Crowdfunding – Power To The People, Money To The Business.

Steve O'ConnorBusiness Plans, Funding OptionsLeave a Comment

There is a new funding source on the block, and it’s the talk of the financial town – crowdfunding. Crowdfunding allows a wider group of individuals the opportunity to invest in business concepts.

There is a new funding source on the block, and it’s the talk of the financial town – crowdfunding. Crowdfunding allows a wider group of individuals the opportunity to invest in business concepts.

The Pitch – How it works.

A business owner would prepare a business plan and pitch it online to a pool of potential investors. The pitch includes the legal structure of your business, the owners, the project description, outline of the products and/or services and the amount needed by the business and disclosure of financials.

There is a variety of equity crowdfunding platforms that connect business owners with potential investors, such as CircleUp or crowdfunder.  Each investor can log in, view all proposed pitches and pick the one in which he or she would like to invest. The investor pledges funds, no more than $10,000 each or 10% of net income, towards a project, and is reaps a return in goods and services, or repayment of funds. Basically the public decides which ideas should be launched and are worthy of investment versus which ones are not.

Who Can Invest?

Today an investor is defined by their personal wealth. There are those who make less than $200,000 annually, or have less than 1 million in the bank – the nonaccredited investor. Then there are those who have more – the accredited investor. Only an accredited investor can be presented with, and can invest in an opportunity in which they do not know the founder. Plus, it’s illegal for the business owner to fundraise publicly to attract investors. No tweets, no LinkedIn updates, no Facebook posts. The doors may open to include the nonaccredited investor base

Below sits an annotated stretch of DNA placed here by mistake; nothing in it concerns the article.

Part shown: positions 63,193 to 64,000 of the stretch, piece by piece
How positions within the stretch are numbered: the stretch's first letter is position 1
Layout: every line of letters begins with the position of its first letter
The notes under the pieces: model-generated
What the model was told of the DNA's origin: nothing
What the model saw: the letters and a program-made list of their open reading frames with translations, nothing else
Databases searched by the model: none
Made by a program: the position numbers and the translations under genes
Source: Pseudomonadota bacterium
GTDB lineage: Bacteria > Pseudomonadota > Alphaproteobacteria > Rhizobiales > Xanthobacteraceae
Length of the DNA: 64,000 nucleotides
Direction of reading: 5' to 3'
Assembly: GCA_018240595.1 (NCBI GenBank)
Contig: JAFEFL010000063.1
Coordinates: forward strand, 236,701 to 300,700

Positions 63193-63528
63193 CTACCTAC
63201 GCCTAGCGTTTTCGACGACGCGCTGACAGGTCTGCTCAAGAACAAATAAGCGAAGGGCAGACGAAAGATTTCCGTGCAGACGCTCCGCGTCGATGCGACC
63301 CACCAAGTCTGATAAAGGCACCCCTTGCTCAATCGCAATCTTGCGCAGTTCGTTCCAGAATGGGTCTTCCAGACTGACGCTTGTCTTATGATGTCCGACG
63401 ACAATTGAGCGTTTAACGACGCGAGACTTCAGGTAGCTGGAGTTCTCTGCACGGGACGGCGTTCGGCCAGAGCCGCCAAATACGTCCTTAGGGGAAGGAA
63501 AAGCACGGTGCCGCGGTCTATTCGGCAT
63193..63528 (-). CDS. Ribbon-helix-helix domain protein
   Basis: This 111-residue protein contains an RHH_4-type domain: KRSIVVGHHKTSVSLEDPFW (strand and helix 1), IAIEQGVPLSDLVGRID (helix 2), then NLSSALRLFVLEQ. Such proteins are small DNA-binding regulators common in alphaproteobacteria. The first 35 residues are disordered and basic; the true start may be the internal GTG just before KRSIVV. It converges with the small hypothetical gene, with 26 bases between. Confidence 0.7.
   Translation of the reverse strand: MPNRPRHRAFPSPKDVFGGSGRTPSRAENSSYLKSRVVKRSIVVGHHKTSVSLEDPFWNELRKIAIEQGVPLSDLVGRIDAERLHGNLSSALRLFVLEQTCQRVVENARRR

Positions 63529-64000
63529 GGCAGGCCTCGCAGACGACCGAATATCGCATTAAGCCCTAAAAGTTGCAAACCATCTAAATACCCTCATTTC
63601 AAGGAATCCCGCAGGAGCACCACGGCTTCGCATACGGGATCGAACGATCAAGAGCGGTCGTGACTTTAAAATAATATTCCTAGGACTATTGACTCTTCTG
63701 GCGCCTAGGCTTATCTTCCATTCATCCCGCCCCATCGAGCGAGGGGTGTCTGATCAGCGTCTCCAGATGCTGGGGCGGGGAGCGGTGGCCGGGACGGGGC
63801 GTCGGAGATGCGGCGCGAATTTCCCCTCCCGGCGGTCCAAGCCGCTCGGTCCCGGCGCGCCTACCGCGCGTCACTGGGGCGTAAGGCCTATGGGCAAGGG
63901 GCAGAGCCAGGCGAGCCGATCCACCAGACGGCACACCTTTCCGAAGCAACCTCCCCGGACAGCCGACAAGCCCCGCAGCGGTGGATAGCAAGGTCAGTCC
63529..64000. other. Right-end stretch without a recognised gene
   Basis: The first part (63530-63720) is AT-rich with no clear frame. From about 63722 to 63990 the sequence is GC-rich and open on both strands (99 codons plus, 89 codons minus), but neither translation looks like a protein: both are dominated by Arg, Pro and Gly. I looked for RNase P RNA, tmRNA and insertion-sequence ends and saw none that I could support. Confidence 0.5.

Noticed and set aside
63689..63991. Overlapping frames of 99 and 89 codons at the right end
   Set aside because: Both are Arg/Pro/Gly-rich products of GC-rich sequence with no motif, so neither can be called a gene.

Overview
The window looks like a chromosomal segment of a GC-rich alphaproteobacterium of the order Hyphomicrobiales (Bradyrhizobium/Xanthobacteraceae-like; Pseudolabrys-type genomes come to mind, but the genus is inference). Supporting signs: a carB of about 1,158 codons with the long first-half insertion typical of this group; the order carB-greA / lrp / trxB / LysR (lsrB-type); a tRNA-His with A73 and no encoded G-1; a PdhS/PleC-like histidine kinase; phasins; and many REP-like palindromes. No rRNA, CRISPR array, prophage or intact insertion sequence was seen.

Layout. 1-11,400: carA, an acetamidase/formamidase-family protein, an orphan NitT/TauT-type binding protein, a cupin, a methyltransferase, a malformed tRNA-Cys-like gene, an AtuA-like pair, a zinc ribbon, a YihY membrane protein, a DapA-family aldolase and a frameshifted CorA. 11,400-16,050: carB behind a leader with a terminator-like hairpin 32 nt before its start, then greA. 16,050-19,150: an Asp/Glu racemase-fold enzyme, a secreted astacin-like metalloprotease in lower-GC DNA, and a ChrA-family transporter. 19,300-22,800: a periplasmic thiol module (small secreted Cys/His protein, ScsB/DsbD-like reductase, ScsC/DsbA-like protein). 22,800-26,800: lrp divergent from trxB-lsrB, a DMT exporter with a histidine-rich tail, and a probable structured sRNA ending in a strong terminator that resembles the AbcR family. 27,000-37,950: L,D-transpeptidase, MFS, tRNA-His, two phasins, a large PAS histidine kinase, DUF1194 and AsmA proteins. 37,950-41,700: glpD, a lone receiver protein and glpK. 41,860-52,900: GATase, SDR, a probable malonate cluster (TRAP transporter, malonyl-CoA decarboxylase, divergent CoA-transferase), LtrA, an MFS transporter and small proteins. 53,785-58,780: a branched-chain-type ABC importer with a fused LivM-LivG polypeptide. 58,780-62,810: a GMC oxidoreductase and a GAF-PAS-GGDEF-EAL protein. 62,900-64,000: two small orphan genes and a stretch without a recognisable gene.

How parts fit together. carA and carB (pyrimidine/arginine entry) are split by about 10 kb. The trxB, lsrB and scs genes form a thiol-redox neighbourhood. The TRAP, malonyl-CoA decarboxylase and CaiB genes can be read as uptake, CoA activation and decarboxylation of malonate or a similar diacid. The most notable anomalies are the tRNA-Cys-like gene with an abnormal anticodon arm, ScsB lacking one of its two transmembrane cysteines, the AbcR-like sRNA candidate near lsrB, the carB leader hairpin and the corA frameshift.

Pros and Cons

There are several benefits and risks associated with crowdfunding. We’ve outlined what we think are the top advantage and disadvantage to crowdsourcing.

Benefit – Funding opportunities

Business owners can raise up to $1 million from investors with the proposal. If the proposal includes audited financial statements, owners can raise up to $2 million. It’s estimated that crowdsourcing could produce 10x the total 2011 investments from venture capitalists – a win-win for both businesses and investors.

Risk– Potential for fraud.

By widening the investment opportunities to include more Americans, the door is also opened to less savvy investors. Because funds can be raised without financial reports, the right hustler could make a pitch good enough to defraud hardworking people of their investments.

Is crowdfunding a fad, another option or a revolution? Only time and SEC Rulings will tell. But it’s an option definitely worth researching to see if it should be included in your financing mix.

 

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